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Henry Docter and Elizabeth Loeb’s 4-and-a-half-year-old son, Jonah, loves books—especially Magic School Bus books, Dr. Seuss books, and books about rocks. After much discussion, Docter took Jonah to the Cleveland Park public library on Oct. 6 so he could get his first library card. There, they were told, all Jonah had to do was sign his name to a form.
That was the catch: If he couldn’t sign his name, he couldn’t get a card. While Jonah’s older sister breezed through this task, Jonah sat at a table with his father and struggled, putting more than 20 minutes into the attempt. “We couldn’t do it,” Docter recalls. Then Jonah began to cry, his father says, and he had to be carried out of the library. No signature and no card.
“It is something that he’s self-conscious about,” Docter says. “It is something that he’s working on.…He knew something was wrong.” Upset over the incident, Docter had his daughter fill out his son’s name the next day; Jonah got his library card.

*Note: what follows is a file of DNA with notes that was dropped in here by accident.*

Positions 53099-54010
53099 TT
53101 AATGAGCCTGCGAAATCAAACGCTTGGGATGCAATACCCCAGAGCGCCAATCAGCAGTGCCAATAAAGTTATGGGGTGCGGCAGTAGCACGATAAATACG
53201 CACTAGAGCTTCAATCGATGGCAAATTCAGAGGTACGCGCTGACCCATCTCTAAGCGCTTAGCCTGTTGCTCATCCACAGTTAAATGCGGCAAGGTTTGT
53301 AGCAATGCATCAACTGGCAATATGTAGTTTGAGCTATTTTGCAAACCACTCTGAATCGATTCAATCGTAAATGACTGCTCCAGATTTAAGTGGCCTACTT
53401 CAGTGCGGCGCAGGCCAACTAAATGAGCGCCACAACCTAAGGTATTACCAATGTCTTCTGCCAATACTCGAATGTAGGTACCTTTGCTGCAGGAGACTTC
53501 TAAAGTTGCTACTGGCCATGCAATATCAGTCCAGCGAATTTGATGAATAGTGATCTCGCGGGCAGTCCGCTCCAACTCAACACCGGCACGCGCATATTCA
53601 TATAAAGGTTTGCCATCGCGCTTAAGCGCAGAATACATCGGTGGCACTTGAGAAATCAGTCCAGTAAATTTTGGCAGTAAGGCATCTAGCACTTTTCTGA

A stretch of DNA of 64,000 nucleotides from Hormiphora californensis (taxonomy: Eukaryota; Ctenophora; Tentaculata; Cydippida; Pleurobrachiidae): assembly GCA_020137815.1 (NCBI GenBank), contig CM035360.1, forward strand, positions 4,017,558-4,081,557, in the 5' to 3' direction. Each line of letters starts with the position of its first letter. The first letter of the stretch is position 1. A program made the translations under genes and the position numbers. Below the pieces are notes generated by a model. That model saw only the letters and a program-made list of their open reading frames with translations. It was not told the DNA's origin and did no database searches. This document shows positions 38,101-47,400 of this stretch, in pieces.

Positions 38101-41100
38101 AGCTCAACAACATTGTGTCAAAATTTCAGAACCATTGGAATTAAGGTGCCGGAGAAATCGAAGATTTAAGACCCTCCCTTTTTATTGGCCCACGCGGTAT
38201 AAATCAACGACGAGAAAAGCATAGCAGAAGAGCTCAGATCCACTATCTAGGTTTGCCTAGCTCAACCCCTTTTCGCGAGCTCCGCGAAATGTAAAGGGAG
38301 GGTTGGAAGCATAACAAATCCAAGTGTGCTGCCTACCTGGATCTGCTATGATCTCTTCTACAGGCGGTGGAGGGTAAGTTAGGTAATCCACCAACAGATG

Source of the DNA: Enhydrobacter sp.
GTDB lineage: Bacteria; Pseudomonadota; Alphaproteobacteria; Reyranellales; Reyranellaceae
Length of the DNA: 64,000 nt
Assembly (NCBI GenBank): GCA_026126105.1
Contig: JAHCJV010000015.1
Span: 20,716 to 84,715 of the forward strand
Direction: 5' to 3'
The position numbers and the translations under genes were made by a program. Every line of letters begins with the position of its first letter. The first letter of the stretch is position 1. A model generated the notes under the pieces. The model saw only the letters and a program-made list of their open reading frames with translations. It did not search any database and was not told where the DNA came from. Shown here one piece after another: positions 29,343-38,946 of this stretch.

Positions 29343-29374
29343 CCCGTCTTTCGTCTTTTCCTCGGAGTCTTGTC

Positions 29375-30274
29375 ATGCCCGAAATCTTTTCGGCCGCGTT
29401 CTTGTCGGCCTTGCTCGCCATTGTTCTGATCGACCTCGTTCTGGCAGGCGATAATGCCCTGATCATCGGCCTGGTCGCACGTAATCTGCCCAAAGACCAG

Meanwhile, Loeb lobbied Chief Librarian Ginnie Cooper to change the policy. By Saturday evening, Cooper gave word that she had abolished the handwriting challenge altogether. “It was an easy decision for us to make,” Cooper says. Making a 4-and-a-half-year-old cry, she says, is “not the kind of impression we want children to have at our libraries.”
But with the new policy in place, the library system wanted one more thing from Jonah: his picture on a brochure trumpeting the policy change. Jonah and his parents are up for it. “He’s cute,” Loeb says. “He’s a cute 4-year-old.”